When this set was unveiled, I will admit, I was quite underwhelmed, since I had the original releases of all three figures and all.  It didn’t really matter, though, since it never really showed up around me.  Or so I thought.  The set showed up at Super Awesome Fiancee’s store, and was actually there long enough to get decently clearanced. Being the ever-supporting Fiancee that she is, she of course bought it for me.  I knew going in the Strange was going to be my favorite, and that proved true.  I didn’t anticipate how much I was going to like the Thanos figure, who is just across the board an improvement to the BaF.  And, while Iron Man may not blow his predecessor away like the other two, I actually like the light-up feature a fair bit, so I’m happy enough to have him.

Advertisements

#1938: War Machine & Cull Obsidian

WAR MACHINE & CULL OBSIDIAN

MARVEL MINIMATES

“As the Avengers and their allies have continued to protect the world from threats too large for any one hero to handle, a new danger has emerged from the cosmic shadows: Thanos. A despot of intergalactic infamy, his goal is to collect all six Infinity Stones, artifacts of unimaginable power, and use them to inflict his twisted will on all of reality. Everything the Avengers have fought for has led up to this moment – the fate of Earth and existence itself has never been more uncertain.”

Man, three Marvel movies in one year sure does have a way of burning out and making it easy for some of the merch to slip through the cracks for way longer than you’d expect.  Good thing I made it through last year unscathed and I don’t have to do it again…crap, I have to do it again, don’t I?  Well, I’d best get through the last of *last* year’s stuff, then, shouldn’t I?  So, without further ado, War Machine & Cull Obsidian!

THE FIGURES THEMSELVES

War Machine and Cull Obsidian were one of the two Walgreens-exclusives pairings in the second Infinity War-based assortment of Marvel Minimates.  Compared to the more retread-heavy Drax and Gamora, they had a tendency of being the first set to vanish a lot of the time.

WAR MACHINE

After peddling the same War Machine ‘mate three times, DST finally gave us an honest to god update for his Infinity War appearance.  Though not amazingly different from his armor in Civil War, Rhodey’s suit had still been slightly tinkered with for its somewhat brief appearance in IW, so that’s what we’re seeing here.  The figure is based on the standard ‘mate body, with a generic slip-on mask piece, a new torso cap, upper arms, and belt, and the gauntlets from the last five versions of the character.  It does a respectable job of estimating Rhodey’s appearance from the movie.  I don’t mind the move back to printed faces for the helmets, and it’s at the very least consistent with how they handled Tony’s Mark 50 armor.  The more specific parts are as well-sculpted as ever, matching up with the re-used gauntlets in terms of design aesthetic and level of detailing.  The paint work on this figure is better than the last few War Machine’s; the mix of gunmetal grey and silver looks nice, and I’m happy that they kept the camo patterning the armor had in the movie.  It helps to make this armor seem a bit more unique compared to the others.  Under the helmet is another stab at a Don Cheadle likeness.  I think this one’s not as good as the IM2 version, but at least it doesn’t look as goofy as the AoU variant.  War Machine is packed with a flight stand and a standard clear display stand.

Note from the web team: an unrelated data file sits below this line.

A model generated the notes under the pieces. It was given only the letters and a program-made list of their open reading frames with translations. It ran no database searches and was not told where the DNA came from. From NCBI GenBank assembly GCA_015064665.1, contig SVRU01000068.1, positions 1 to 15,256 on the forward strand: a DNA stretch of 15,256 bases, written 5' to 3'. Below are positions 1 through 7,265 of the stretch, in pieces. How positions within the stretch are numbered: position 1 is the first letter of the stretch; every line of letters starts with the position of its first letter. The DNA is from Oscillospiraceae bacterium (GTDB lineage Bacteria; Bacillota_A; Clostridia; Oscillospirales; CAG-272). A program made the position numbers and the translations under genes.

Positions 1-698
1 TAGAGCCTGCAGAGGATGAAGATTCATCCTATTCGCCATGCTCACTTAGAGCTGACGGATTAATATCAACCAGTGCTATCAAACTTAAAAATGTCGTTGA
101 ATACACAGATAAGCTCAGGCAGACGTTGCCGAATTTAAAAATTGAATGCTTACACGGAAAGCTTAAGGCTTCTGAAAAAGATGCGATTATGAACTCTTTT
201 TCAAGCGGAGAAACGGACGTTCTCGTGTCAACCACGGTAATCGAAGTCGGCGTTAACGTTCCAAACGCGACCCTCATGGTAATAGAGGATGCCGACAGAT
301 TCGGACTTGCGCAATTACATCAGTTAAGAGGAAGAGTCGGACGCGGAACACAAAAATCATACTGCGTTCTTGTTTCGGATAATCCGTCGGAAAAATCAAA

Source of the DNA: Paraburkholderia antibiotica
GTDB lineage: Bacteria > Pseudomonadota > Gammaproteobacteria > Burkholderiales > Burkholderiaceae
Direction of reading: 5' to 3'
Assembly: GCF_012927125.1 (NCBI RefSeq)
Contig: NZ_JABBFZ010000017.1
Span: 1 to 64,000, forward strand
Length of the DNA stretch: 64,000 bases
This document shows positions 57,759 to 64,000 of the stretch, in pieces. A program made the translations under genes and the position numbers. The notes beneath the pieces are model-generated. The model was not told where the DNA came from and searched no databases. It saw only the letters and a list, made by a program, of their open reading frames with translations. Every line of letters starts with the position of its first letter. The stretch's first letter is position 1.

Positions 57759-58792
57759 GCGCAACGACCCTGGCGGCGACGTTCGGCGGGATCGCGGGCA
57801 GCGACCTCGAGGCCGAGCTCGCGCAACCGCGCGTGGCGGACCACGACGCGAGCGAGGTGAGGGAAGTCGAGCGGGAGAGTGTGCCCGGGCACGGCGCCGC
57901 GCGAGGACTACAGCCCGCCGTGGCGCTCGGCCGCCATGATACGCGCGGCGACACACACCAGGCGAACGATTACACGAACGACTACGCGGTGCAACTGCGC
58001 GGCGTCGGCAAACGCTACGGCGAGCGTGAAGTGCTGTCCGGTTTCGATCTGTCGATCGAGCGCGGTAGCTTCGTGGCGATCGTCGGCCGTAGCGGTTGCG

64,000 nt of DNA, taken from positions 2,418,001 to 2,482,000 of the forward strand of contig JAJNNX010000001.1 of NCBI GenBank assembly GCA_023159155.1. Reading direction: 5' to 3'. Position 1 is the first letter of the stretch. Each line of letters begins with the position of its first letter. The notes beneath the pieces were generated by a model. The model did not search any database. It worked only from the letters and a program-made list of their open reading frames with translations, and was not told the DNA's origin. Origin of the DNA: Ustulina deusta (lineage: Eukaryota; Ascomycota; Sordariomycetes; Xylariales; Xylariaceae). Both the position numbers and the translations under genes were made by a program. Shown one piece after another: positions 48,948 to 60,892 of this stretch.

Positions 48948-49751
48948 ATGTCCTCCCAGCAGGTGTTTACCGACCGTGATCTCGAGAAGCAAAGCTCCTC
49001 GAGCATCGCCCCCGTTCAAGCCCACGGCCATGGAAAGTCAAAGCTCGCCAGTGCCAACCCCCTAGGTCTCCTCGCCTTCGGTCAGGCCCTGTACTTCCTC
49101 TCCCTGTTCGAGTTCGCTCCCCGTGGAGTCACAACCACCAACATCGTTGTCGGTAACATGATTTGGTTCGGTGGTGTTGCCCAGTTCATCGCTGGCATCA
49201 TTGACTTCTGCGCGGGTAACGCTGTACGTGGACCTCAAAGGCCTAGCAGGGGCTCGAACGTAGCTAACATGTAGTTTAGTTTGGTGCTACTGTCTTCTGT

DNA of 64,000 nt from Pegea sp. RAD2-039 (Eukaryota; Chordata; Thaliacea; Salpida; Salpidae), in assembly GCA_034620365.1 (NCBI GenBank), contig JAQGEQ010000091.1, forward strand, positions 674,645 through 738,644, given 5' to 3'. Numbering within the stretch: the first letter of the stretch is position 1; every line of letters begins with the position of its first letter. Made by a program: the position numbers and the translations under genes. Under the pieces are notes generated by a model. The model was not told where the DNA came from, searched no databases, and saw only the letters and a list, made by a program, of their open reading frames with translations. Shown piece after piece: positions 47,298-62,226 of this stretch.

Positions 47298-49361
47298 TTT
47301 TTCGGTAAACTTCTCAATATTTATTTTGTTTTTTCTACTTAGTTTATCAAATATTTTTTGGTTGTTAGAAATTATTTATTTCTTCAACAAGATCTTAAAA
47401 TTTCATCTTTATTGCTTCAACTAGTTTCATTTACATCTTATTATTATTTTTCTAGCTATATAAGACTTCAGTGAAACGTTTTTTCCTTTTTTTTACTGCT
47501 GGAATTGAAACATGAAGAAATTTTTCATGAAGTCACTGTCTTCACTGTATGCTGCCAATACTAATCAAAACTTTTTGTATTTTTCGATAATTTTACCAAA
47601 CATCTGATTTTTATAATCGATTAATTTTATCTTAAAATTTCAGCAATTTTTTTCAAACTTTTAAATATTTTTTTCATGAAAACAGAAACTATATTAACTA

CULL OBSIDIAN

Poor Cull Obsidian.  He just can’t catch a break for accuracy.  His Legends release, though an awesomely fun figure, was based on an early design that wasn’t all that close to the final.  The ‘mate clearly was put into production later in the process, as he ends up a lot closer, but there are still some slight inaccuracies.  He gets a unique head, torso cap, upper left arm, and skirt piece, as well as re-using the standard “big guy” parts for his right arm, left hand, legs, and feet.  The detail work on some of the character-specific parts, the head in particular, is a little soft, but the important details are all there, and he’s got more sculpted elements than not.  The design, at least from a sculpting standpoint, isn’t that noticeably different from his final look in the movie.  The paint is is decent, though he’s again a little light on the detailing.  I think it’s the skin that bugs me the most, especially after the Legends figure.  The colors on the costume were ever so slightly tweaked by the time the movie came out as well, but they aren’t terribly far off.  The biggest change from this figure to the screen comes in the form of accessories.  In the movie, Cull has a sort of hammer/axe/chain sort of thing.  Here?  He’s essentially got some space-brass-knuckles.  The Pop! and one of the statues also had these, indicating the weapon he had in the final movie was a very late game adjustment.

THE ME HALF OF THE EQUATION